Yet Untitled 009 - Sammy Davis Jr and the Mumbai attacks
Class, dialogue and a short film about both
Nine editions later, here are my thoughts on the ongoing drama of our shared experience. First of all, I never thought I’d make it this far with this newsletter without getting seriously stuck, and that hasn’t happened 🎉🎉🎉. Apparently, stuff had been lining itself up to be expressed for a long time and now that i’ve given it an outlet, it’s come a-gushing.
Makes me really interested in what’ll happened once I’ve gone through all the obvious stuff. When will that happen? Edition 10? Edition 100? Who knows?
The drama of carrying on brings Rudyard Kipling’s poem IF to mind. Here’s a stanza:
If you can force your heart and nerve and sinew To serve your turn long after they are gone, And so hold on when there is nothing in you Except the Will which says to them: ‘Hold on!’
While on one hand these lines feel like a bad dream from boarding school, the image of Tom Cruise hanging off a rock face without a rope is something I can relate to each week as Friday, 6:30pm IST approaches. The feeling that my life depends on what I’m doing here.
So, thank you, once again. And enjoy edition 009!
I was 28, living on my own in Mumbai when ten gunmen came in from the sea and killed a lot of people in a series of co-ordinated attacks - one of which happened at the famous Taj Palace Hotel.
I had only lived in Mumbai for less than 4 years, but the place felt like home. And this home had been brought to its knees. Blood had been spilled and tears had grown so big behind the eyes that they stayed jammed and flooded the brain.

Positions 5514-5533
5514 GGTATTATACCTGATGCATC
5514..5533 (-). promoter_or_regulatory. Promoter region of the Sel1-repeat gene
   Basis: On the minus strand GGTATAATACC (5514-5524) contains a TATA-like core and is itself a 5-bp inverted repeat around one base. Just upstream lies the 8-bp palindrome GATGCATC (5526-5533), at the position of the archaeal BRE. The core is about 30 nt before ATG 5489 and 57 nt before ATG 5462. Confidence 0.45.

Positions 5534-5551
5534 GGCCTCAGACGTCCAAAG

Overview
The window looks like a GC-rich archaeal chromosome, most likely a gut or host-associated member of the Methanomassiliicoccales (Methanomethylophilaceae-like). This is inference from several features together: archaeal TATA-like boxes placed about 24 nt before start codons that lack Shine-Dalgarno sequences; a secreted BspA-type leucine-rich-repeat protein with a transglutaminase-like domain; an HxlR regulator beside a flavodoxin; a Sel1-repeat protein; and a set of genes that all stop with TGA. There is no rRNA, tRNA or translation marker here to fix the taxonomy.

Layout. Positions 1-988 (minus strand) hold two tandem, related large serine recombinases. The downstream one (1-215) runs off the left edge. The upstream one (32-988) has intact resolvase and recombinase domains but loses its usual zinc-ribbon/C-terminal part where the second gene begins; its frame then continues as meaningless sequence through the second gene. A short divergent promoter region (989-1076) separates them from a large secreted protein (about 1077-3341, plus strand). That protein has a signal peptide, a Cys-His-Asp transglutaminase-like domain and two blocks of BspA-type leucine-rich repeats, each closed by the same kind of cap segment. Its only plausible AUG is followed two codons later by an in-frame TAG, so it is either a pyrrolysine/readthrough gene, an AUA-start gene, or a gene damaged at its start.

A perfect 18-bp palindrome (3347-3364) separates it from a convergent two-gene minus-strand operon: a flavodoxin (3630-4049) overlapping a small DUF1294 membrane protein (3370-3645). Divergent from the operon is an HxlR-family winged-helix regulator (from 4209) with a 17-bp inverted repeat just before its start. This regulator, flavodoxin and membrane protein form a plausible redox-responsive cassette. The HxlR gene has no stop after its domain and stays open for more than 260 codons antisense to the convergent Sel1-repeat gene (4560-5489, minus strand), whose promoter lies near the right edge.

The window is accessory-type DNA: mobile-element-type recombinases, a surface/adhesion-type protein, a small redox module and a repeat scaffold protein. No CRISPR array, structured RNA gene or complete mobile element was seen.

Two days later - after the guns ceased and the dead had been cleared away - three friends and I found ourselves on ground zero with our cameras. I can’t remember the exact impulse, but I remember calling them the night before and expressing the need to go. They had understood in a second.
Once I arrived in the vicinity of the Taj hotel with my Pentax Spotmatic and a few rolls of Kodak 400TX, I initially didn’t know what to look for. I saw a lot of eerily empty streets. I saw spent candles lit in memory of those who had died. I saw a lot of animals oblivious to the strange goings-on of men.
I saw exhausted people passed out wherever they could find a place to lay their heads. I saw the hotel’s blackened walls. I saw policemen with frowns that felt like they would become permanent. But none of this revealed what I was looking for - and I was looking for something. I kept pressing the shutter, but found no meaning.